All successful sports organizations started as backyard sports played by locals in a dirt field.  From baseball to basketball, the world of organized sports had their origins in grit and sweat; fighting their way to a respectable level of recognition through perseverance and member support.  However, the level of effort it takes to reach an even higher level of success will be double what it took to reach that initial level of success.  And it takes quadruple the amount of work and effort to reach the level above that.  Most organizations are quite content to rest on their laurels or are afraid to extend past their comfort zones.  This mentality is not conducive to growth.  It takes more than just individual resilience to become a worldwide phenomenon.

Using the analogy of bodybuilding, every serious bodybuilder hits a plateau where they no longer experience any gains.  Despite increased effort and caloric intake, they can’t get past the plateau stage by “doing what they’ve always done”.  Muscles adapt quickly to repetition and unless something new happens, it becomes stagnant and dormant.  The only way to succeed past the plateau stage is to change the routine and use new methods to stimulate the old muscles.  Without new stimulation, the body will fail to grow and the discontent may even cause the bodybuilder to abandon training and thereby prompting disuse atrophy.  But excessive stimulation can also lead to injury, which can further complicate matters.  So simply changing the routine may also fail.  Novel and disciplined stimulation must be applied incrementally and with purpose.  Without the proper mindset, discipline, and training habits, all repetitive training leads to plateaus.  And without a solid foundation of ingrained habits, it will eventually lead to failure.  Only experience and coaching will create the impetus to blow past the plateau without injury.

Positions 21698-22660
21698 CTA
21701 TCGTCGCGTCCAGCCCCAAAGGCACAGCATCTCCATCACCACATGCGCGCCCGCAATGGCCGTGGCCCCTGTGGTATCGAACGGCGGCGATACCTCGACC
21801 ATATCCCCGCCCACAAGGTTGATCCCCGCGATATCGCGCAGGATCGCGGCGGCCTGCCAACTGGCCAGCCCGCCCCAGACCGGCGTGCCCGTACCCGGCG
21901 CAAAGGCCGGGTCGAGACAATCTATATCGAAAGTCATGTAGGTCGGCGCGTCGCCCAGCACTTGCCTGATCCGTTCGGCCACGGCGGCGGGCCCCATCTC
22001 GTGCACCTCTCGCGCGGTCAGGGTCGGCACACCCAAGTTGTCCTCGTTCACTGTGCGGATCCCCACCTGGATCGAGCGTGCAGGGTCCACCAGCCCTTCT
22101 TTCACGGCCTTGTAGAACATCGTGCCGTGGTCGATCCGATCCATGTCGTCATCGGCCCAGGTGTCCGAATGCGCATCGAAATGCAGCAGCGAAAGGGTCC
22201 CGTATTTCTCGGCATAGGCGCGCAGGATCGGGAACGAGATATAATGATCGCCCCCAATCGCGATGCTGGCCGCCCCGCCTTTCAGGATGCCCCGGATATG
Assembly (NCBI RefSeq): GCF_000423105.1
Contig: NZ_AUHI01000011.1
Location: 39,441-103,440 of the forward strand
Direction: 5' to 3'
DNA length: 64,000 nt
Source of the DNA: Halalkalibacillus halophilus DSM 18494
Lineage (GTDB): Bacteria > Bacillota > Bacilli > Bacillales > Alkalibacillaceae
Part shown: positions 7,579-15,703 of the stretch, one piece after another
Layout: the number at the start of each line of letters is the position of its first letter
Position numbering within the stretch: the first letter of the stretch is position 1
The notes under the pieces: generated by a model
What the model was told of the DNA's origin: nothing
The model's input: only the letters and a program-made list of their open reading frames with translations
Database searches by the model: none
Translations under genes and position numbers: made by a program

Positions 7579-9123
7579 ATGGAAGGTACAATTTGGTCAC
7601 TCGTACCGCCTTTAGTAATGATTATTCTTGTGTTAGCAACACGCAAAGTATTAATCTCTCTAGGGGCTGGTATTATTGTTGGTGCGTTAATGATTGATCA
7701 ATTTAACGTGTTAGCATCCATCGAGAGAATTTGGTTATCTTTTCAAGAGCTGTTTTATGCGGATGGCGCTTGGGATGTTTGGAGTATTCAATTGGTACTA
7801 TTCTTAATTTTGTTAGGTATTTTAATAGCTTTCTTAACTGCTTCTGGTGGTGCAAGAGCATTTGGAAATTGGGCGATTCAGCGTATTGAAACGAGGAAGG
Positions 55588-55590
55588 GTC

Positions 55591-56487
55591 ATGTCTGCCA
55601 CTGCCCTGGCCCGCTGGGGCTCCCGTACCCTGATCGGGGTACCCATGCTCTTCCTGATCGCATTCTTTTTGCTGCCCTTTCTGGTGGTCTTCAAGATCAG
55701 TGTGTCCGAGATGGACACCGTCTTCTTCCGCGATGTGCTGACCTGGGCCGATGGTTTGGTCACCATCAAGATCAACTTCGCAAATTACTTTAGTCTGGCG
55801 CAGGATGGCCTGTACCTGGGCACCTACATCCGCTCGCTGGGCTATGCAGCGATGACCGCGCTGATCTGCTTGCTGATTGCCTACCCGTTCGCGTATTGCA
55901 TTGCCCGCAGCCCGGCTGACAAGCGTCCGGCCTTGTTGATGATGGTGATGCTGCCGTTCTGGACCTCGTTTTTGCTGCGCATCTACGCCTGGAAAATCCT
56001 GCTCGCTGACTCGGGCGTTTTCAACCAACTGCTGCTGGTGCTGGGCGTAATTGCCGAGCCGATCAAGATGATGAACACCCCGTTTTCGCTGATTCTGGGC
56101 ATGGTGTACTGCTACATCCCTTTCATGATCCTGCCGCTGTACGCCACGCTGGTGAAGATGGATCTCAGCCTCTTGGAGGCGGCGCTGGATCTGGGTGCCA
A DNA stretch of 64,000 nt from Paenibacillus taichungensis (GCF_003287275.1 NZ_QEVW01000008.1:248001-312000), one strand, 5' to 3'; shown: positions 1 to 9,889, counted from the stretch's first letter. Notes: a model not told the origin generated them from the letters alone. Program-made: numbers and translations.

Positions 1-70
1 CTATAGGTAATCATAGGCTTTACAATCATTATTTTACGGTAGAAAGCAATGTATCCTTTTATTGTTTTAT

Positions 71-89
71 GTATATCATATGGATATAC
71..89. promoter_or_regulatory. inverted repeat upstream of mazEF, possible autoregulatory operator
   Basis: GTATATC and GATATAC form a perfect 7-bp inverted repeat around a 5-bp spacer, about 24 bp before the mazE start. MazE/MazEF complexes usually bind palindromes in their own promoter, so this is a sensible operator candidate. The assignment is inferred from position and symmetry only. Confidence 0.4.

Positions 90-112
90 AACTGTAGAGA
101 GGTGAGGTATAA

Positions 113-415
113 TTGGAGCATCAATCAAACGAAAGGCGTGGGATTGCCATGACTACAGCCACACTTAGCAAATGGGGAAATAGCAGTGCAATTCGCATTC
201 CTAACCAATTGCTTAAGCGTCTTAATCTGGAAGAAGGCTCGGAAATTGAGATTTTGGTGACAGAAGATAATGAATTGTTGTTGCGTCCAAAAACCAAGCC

Our sport needs an organization that is focused on making the main thing the main thing.  Our sport needs an organization that is able to sustain itself without relying on just one or two sources of income to fund its programs.  It needs to attract new blood, maintain current members, bring in huge crowds and entice sponsors to support the sport.